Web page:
A recent infographic published on a Forbes blog ranks the top 20 Fortune 100 CMOs based on social scoring. The graphic poses an interesting question: Should CMOs be judged by their individual social media prowess?
The methodology for the social scores released in the infographic was not released, and there was an incredibly wide disparity between follower counts and placement in the Top 20. It’s hard to consider the scores valid because we don’t know the criteria used for the algorithm.
One would hope Forbes would insist authors provide information sources and research criteria, even when it’s published under the guise of a blog. More on this tomorrow. Today let’s address the question of CMOs and social media scores.
Clearly influencers have become an important part of marketing.
A few weeks ago, I blogged about needing to make ideas more palatable.
Well, this afternoon I have an opportunity to strut my stuff at TEDxPeachtree. I’ll be speaking about how we don’t need heroes, and that anyone can use influence to affect societal change (you can watch via livestream at 3:05 this afternoon).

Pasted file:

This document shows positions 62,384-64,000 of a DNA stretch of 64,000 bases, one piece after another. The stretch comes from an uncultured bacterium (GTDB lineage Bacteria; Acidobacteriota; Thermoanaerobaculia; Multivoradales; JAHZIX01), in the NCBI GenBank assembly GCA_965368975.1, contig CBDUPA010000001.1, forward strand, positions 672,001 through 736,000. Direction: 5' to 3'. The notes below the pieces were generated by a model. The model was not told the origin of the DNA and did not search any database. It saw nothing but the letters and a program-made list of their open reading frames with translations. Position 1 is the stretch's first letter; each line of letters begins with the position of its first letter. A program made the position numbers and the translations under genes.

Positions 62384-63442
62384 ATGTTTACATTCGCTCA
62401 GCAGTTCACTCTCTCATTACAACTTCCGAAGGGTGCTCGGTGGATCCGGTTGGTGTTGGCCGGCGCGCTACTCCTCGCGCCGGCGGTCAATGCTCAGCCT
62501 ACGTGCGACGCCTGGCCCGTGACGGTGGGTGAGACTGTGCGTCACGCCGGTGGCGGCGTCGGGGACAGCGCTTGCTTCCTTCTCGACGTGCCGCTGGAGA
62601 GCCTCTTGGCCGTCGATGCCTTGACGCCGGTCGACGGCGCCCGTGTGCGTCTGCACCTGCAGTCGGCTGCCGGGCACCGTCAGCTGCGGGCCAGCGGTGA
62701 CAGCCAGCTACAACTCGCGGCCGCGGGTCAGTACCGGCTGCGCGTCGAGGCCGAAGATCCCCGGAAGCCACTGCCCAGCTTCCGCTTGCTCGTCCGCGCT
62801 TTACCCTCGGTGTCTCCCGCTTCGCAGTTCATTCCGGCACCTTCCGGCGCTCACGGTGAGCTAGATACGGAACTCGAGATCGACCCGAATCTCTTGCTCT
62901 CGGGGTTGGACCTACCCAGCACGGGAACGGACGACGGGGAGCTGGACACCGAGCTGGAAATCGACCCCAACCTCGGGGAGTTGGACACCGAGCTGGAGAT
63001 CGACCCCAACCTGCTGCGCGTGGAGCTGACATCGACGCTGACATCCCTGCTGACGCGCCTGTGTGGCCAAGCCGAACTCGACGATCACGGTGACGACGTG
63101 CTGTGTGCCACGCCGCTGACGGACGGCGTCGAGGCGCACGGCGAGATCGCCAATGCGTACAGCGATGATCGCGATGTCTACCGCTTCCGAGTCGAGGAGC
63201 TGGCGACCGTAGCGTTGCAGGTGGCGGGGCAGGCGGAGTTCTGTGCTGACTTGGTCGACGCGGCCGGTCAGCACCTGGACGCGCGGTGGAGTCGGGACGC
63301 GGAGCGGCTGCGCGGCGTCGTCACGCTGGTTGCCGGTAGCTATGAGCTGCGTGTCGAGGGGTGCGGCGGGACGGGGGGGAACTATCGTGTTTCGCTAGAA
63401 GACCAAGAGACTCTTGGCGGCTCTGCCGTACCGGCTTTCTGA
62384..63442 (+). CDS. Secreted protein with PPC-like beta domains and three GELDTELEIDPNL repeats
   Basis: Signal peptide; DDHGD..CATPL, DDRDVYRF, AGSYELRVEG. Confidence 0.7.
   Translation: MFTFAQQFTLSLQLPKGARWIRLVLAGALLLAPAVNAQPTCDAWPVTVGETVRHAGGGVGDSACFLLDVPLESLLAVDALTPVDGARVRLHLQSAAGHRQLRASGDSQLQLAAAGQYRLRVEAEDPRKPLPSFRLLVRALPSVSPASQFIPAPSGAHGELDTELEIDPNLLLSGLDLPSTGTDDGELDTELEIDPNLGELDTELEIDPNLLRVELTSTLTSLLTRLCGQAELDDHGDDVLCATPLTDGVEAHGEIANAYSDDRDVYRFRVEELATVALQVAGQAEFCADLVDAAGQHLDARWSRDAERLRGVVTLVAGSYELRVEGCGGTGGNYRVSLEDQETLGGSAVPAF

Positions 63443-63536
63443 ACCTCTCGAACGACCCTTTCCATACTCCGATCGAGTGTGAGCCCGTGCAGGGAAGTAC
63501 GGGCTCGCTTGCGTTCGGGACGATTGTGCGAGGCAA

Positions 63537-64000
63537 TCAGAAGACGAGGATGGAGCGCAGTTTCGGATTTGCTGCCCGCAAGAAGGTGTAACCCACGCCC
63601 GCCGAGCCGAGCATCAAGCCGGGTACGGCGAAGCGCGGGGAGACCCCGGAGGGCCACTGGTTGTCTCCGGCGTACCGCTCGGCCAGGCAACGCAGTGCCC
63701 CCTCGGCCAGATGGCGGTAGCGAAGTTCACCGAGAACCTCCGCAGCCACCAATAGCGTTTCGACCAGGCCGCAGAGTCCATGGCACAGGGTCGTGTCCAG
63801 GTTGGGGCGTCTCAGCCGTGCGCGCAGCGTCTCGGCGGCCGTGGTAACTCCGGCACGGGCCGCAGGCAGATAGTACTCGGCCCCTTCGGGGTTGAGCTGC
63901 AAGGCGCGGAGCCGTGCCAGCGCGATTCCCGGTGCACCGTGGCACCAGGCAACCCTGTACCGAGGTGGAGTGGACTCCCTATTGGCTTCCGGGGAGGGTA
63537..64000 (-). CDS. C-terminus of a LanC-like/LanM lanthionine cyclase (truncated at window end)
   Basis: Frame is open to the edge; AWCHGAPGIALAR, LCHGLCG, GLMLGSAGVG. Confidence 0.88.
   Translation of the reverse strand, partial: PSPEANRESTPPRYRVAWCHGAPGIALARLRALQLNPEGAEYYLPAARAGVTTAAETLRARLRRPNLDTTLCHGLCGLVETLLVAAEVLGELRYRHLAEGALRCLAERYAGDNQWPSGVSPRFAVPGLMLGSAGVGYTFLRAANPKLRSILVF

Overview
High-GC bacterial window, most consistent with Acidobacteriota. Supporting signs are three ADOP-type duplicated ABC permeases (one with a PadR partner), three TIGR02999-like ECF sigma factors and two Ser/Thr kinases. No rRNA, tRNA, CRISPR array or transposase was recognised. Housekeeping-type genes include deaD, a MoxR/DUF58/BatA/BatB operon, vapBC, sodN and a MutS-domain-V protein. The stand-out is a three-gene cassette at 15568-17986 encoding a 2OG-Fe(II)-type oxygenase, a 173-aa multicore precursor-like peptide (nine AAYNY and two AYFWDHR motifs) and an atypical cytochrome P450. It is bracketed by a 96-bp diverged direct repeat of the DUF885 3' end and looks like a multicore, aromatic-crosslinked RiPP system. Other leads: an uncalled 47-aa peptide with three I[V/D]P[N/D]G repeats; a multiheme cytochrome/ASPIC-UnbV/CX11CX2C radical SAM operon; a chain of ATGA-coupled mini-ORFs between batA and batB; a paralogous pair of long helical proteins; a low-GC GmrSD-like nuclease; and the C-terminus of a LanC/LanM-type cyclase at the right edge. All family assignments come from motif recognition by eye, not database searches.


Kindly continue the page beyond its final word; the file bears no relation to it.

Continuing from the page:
I have been preparing this speech for months now. With good reason… More than 5000 people are expected to watch the event in person and via livestream.
But I had a second reason: As a professional communicator, it’s become increasingly clear that we won’t escape Klout, Kred and PeerIndex.
The business marketplace cannot help itself. It will chase quick fixes to community building, recruitment and measuring individual online capabilities, making social scoring an obvious play. I have three reasons for coming to this conclusion. Continue reading →